Course Stability of a Towed Submarine Rescue Vehicle A manoeuvre-based approach
Independent thesis Advanced level (degree of Master (Two Years)), 20 credits / 30 HE creditsStudent thesis
Marine vessels designed to be self-propelled are generally unstable when towed. Submarines are not an exception; holding a course while towing a surfaced submarine is a challenging operation that often requires several tug boats or special methods. The Swedish navy’s submarine rescue vehicle URF, for example, is directionally unstable when being towed at lower speeds, and this report examines methods of improving URF’s course stability under these circumstances. An experimental evaluation was conducted to assess the effect of static trim angle on URF’s course stability; by adjusting URF’s trim angle, the center of pressure can be shifted in a way that is favourable to course stability. A 1:19 scale model was developed and towed in calm water at equivalent full-scale speeds of 2 to 8 knots and at trim angles between 0 and 15 degrees. Course stability was assessed on the basis of the model’s observed behaviour during towing, including the model’s maximum angle during wandering, stable angle, tendency to dive and behaviour upon sudden release of the towline.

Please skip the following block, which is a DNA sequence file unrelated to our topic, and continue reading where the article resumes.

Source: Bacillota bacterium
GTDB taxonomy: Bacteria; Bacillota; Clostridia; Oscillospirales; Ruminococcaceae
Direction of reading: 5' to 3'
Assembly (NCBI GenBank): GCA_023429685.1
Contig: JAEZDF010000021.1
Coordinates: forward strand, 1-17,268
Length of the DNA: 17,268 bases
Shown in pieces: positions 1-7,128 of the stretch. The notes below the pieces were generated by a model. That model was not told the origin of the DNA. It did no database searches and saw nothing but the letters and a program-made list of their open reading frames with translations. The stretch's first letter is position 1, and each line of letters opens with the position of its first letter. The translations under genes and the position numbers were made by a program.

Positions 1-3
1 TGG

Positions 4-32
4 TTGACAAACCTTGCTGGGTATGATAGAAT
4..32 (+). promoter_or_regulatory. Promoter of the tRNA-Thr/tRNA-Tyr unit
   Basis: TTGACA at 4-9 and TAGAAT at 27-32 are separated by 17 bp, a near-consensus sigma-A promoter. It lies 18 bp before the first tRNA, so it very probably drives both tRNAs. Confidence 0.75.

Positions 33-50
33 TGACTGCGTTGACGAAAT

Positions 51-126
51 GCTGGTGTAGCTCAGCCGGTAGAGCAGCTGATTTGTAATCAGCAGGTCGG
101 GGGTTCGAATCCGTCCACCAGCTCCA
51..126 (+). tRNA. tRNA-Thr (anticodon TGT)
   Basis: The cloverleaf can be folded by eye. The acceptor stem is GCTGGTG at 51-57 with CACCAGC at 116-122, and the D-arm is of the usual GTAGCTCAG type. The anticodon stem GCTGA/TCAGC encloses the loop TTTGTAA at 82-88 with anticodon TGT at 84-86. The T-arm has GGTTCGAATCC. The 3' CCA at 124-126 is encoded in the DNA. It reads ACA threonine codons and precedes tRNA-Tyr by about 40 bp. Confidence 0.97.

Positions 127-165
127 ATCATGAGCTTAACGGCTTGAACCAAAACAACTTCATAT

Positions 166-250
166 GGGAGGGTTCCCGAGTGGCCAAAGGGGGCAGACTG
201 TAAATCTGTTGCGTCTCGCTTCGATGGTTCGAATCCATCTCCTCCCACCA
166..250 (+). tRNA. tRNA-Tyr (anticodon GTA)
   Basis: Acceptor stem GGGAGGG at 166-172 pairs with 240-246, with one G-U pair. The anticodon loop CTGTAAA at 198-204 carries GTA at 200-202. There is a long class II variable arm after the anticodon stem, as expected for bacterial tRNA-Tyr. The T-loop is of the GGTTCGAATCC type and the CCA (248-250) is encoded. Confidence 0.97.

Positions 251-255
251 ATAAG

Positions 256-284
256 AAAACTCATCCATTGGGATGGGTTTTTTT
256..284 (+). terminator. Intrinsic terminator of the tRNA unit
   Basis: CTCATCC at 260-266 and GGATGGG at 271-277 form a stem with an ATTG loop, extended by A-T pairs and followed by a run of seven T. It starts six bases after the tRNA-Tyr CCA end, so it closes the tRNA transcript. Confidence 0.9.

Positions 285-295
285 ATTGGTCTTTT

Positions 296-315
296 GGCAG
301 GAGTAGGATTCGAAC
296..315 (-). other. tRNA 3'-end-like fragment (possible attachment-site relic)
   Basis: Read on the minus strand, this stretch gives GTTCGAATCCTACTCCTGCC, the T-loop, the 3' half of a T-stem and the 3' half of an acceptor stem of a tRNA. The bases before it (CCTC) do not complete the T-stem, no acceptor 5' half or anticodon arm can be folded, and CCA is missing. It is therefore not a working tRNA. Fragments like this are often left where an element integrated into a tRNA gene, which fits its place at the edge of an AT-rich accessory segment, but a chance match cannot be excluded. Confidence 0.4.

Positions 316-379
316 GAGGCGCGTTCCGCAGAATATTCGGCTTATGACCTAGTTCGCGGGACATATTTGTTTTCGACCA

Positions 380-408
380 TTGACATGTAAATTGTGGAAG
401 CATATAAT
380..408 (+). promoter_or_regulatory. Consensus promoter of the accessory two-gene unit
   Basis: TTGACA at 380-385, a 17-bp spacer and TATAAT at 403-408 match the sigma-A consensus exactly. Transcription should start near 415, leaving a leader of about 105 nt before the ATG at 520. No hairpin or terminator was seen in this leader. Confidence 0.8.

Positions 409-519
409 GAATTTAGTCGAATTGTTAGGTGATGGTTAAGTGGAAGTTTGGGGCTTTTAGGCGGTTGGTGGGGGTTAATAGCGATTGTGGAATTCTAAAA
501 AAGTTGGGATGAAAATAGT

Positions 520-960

Place, publisher, year, edition, pages
2016. , 33 p.
TRITA-AVE, ISSN 1651-7660 ; 2016:80
Engineering and Technology
IdentifiersURN: urn:nbn:se:kth:diva-203813OAI: oai:DiVA.org:kth-203813DiVA: diva2:1082698